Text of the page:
Checklist of the mosquito species known from Yucatán State and new records. Classification according to Knight & Stone (1977). Previous occurrence records are abbreviated: MI: Martini (1935); MP: Martínez-Palacios (1952); VA: Vargas (1956); VA-MP: Vargas & Martínez-Palacios (1956), WI: Winch et al. (1992); IB: Ibáñes-Bernal & Martínez-Campos (1994); NV: Nájera-Vázquez et al. (2004); ZP: Zapata-Peniche et al. (2007); GR-1: García-Rejón et al. (2008); FA-9: Farfán-Ale et al. (2009); FA-0: Farfán-Ale et al. (2010); GR-2: García-Rejón et al. (2011), OM-1: Ortega-Morales et al. (2011); GR-3: García-Rejón et al. (2012); MS: Manrique-Saide et al. (2012); AG: Arana-Guardia et al. (2014); BB: Baak-Baak et al. (2014a); NR: never reported in Yucatán.


The geographic distribution of Ae. podographicus encompasses Belize, Nicaragua, Panama, Costa Rica, Ecuador, El Salvador, Guatemala, Honduras, México, and Venezuela (Schick 1970). In México, Ae. podographicus has been reported in the states of Campeche (Schick 1970), Chiapas (Bond et al. 2014), Jalisco (Martini 1935), Nayarit (Schick 1970), Oaxaca (Martini 1935; Schick 1970), Quintana Roo (Ortega-Morales et al. 2010), Guerrero (Cortés-Guzmán et al. 2013), and Tamaulipas (Ortega-Morales et al. 2015). Larvae and pupae have commonly been collected from tree holes (Schick 1970). Aedes podographicus is not known to vector any pathogens of medical or veterinary importance. Although Martini (1935) and Ibáñez-Bernal & Martínez-Campos (1994) reported the presence of Ae. terrens in Yucatan, there have not been further reports of this particular mosquito's species in México (Zavortink 1972; Darsie 1996). Therefore, it is arguable that the above mentioned authors could have mistakenly identified the more common mosquito Ae. podographicus, which has extensively been reported in Mexican territories. In the present study, we collected 3 adult females of Ae. podographicus in a forest in Xmatkuil (20.8501747°N, 89.6002139°W). We also collected larvae and pupae of Ae. podographicus in a tree hole in Tizimín City (21.1169106°N, 88.1334789°W), in the east of Yucatán. Immatures of Ae. aegypti were also present in the same collections.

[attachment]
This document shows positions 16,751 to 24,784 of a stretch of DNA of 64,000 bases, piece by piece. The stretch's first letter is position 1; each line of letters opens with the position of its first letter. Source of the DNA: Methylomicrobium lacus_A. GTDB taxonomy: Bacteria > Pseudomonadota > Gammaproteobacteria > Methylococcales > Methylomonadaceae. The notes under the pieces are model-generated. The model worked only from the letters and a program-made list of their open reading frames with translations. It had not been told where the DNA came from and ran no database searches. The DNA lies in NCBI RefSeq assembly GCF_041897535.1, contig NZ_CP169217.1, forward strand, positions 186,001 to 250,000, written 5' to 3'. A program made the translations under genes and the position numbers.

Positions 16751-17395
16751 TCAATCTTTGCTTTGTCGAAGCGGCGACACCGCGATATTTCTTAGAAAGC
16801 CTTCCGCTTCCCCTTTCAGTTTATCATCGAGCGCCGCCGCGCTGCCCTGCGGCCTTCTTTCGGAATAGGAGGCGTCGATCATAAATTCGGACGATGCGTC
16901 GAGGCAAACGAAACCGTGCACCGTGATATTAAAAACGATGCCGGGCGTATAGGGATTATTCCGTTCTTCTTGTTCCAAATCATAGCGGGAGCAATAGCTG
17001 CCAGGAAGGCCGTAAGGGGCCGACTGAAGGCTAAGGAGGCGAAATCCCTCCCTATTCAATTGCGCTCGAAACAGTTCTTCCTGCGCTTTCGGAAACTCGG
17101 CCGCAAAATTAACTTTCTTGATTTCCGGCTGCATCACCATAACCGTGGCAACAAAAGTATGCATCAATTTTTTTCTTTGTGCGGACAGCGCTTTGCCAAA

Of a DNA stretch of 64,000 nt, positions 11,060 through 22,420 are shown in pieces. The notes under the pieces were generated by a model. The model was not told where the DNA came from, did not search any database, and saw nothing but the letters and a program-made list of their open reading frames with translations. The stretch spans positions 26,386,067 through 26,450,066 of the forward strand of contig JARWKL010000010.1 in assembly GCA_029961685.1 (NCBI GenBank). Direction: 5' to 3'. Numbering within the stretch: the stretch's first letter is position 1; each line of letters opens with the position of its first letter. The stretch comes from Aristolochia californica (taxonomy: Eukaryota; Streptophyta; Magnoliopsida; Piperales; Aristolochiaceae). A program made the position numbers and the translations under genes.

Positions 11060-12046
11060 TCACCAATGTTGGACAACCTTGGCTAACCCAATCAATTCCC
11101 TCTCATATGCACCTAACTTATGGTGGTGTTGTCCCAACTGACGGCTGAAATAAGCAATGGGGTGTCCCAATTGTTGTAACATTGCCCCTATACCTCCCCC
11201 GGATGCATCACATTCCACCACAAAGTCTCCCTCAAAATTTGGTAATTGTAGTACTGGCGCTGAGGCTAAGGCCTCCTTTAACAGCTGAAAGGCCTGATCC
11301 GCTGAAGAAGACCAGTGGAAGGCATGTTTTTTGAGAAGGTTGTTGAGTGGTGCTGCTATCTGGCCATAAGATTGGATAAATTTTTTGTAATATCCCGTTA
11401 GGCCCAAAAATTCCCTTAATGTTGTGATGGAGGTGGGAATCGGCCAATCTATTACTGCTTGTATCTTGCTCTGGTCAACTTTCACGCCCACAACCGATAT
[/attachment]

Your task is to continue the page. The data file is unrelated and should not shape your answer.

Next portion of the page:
Culex declarator has a very wide distribution ranging from southern Texas through to México, Central America, and South America. Older literature, such as Carpenter & LaCasse (1955), has named this species Cx. virgultus Theobald. In México, Cx. declarator has been identified in the states of Quintana Roo (Ortega-Morales et al. 2010), Guerrero (Bond et al. 2014), and Tamaulipas (Ortega-Morales et al. 2015). The larvae are found in a variety of habitats, including rock pools, swamps, cement drains, rot cavities in trees, and coconut husks (Carpenter & LaCasse 1955). Culex declarator is of public health importance. St. Louis encephalitis virus was detected in Cx. declarator in Trinidad (Aitken et al. 1964) and Brazil (Monath et al. 1980). Culex declarator is also considered to be a potential vector of Dirofilaria immitis, dog heartworm (Labarthe et al. 1998). In the present study, immatures of Cx. declarator were collected in rock holes in a rural area in Ekmul (20.9501358°N, 89.3336006°W), Tixkokob, and from a tire at a trash collection site (21.2667072°N, 89.7577778°W) located near black mangroves in Progreso City.


Between 1935 (Martini 1935) and 2014 (Arana-Guardia et al. 2014; Baak-Baak et al. 2014b), we found 17 works related to the record and distribution of mosquito species in Yucatán State, representing 11 genera and 49 species. The addition of 3 more species brings the species count to 52. The highest richness of culicid taxa belongs to Aedes (17 species), Culex (16 species), Anopheles (7 species), and Psorophora (6 species) (Table 2).


Dengue virus is endemic in Yucatán State, and recently chikungunya virus has been associated with human morbidity in this region (García-Rejón et al. 2008; Diaz-Gonzalez et al. 2015, Cigarroa-Toledo et al. 2016). Both of these viruses are primarily vectored by Ae. aegypti (García-Rejón et al. 2008; Diaz-Gonzalez et al. 2015). For this reason, we routinely monitor the activity of Ae. aegypti and its associated viruses in Yucatán State. In the present study, we identified 27 mosquito species that occupy the same niche as Ae. aegypti, including 3 species never before reported in Yucatán State: Ae. euplocamus, Ae. podographicus, and Cx. declarator. Globally, the family Culicidae comprises 3,549 species distributed among 112 genera (Harbach 2013). It was recently reported that 217 to 239 species and 15 to 16 genera of mosquitoes have been documented in México (Bond et al. 2014).